A Clinical Score to Predict Acute Renal Failure after Cardiac Surgery in Egypt
Background: Acute Kidney Injury (AKI) after cardiac surgery is a serious complication. AKI could occur in 30% of patients, and 1-5% develop severe kidney injury. The present study aimed to evaluate the use of the Cleveland Clinic Score (CCS) to identify patients at higher risk of AKI after cardiac surgery.
Methods: This study included 100 patients, 83 were males, and the mean age was 52.47±11.3 years. All patients had elective operations; 30% had isolated valve surgery, 64% had isolated coronary artery bypass grafting (CABG), and 6% had combined CABG and valve operation.
Results: Creatinine serum level ranged between 0.5-2 mg/dL with a mean of 0.98±0.32 mg/dL. Seventy-four patients had good renal function postoperatively, and their CCS was 1.45±0.36, while 26 patients had renal impairment, and their CCS was 12.5±0.44 (P= 0.001). Patients who had AKI were older (62.87±8.7 vs. 49.9±13.9; P<0.001) and had higher preoperative creatinine (1.1±0.32 vs. 0.94±0.31; P= 0.03). AKI was more common in diabetics (23 (88.5%) vs. 28 (37.85, P<0.001) and patients with COPD (6 (23.1%) vs. 3 (4.1%); P= 0.004). CCS score was significantly higher among the different degrees of severity of AKI.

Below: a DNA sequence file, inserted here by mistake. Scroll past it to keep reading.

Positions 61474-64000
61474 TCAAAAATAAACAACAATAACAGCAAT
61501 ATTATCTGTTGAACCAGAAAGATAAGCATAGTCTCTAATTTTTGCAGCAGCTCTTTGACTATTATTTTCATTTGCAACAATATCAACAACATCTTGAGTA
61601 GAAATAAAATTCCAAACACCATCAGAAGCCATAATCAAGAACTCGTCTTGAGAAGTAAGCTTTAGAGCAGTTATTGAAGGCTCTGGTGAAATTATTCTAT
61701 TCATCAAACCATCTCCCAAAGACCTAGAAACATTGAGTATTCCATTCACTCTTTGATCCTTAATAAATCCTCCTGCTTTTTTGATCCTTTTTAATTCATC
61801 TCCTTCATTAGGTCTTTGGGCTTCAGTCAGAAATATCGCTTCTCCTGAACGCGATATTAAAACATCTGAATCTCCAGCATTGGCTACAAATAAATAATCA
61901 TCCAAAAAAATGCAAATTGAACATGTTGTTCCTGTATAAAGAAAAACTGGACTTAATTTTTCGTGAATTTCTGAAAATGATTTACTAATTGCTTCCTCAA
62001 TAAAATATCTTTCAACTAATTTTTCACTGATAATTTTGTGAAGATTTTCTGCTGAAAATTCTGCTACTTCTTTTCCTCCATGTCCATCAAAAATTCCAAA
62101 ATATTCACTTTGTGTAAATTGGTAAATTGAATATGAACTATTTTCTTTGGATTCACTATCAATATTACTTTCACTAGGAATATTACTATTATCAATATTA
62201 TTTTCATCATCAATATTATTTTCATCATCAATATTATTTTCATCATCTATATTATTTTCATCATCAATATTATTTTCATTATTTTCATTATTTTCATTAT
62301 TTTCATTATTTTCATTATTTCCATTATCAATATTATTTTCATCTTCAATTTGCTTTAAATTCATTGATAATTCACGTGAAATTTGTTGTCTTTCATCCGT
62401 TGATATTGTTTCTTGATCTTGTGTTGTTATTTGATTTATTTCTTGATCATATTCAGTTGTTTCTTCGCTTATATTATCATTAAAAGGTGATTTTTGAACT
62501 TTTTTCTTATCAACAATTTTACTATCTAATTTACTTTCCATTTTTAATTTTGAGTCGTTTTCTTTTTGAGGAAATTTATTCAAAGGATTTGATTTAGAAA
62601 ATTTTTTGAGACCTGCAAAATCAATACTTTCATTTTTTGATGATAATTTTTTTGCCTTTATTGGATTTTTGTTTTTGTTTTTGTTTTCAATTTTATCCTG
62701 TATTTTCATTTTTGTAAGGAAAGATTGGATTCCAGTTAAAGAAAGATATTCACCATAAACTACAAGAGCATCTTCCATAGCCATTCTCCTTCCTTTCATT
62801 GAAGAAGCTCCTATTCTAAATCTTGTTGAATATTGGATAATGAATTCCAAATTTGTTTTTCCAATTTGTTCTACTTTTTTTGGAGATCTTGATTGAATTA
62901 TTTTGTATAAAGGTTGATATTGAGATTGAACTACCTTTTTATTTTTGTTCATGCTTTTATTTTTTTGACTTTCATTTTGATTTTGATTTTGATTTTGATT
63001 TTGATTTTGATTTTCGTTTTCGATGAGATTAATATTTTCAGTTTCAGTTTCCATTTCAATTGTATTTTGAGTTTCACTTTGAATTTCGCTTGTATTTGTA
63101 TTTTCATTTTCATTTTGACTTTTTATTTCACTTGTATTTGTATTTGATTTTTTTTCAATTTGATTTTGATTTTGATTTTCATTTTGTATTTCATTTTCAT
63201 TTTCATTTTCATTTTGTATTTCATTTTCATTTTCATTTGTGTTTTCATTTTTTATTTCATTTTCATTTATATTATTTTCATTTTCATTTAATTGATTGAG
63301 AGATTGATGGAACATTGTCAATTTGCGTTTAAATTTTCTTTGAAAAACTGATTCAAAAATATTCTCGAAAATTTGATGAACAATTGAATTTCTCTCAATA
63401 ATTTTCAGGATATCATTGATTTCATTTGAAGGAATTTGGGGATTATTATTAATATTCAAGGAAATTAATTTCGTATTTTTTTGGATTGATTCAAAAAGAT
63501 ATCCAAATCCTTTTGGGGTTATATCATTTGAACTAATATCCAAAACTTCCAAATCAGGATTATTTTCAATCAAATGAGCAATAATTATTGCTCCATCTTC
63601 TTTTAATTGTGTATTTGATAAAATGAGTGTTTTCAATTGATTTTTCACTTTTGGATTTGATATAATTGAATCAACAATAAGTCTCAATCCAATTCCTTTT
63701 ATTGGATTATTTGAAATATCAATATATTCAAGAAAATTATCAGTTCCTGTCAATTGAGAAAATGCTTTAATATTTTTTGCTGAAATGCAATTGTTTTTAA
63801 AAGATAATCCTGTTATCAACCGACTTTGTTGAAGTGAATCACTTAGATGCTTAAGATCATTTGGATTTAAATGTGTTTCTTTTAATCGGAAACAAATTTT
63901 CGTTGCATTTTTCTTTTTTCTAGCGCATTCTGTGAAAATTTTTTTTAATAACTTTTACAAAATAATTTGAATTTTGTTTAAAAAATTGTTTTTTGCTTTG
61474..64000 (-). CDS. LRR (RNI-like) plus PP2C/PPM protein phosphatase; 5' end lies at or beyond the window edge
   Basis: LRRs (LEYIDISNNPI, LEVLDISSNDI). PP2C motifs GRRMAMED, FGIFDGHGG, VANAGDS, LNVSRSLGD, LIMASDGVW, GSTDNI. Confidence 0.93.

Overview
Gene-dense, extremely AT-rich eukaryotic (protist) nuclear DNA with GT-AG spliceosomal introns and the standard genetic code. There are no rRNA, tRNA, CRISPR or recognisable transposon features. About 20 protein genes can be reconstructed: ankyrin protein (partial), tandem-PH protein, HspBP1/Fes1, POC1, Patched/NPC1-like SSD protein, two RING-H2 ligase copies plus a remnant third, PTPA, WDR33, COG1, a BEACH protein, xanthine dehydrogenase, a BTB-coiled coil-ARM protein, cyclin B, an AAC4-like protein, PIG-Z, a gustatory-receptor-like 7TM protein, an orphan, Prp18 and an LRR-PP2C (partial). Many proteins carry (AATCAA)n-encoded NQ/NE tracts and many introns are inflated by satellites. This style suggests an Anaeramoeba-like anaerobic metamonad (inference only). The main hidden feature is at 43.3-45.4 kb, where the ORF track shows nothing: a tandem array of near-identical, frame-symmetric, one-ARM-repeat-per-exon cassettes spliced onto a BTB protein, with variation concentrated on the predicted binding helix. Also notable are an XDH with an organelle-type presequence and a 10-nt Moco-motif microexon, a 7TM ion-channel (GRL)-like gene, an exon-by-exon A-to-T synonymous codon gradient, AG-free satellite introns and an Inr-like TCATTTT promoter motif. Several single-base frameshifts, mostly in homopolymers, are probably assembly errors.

Conclusion: Cleveland Clinic Score could be good for predicting acute kidney injury after cardiac surgery.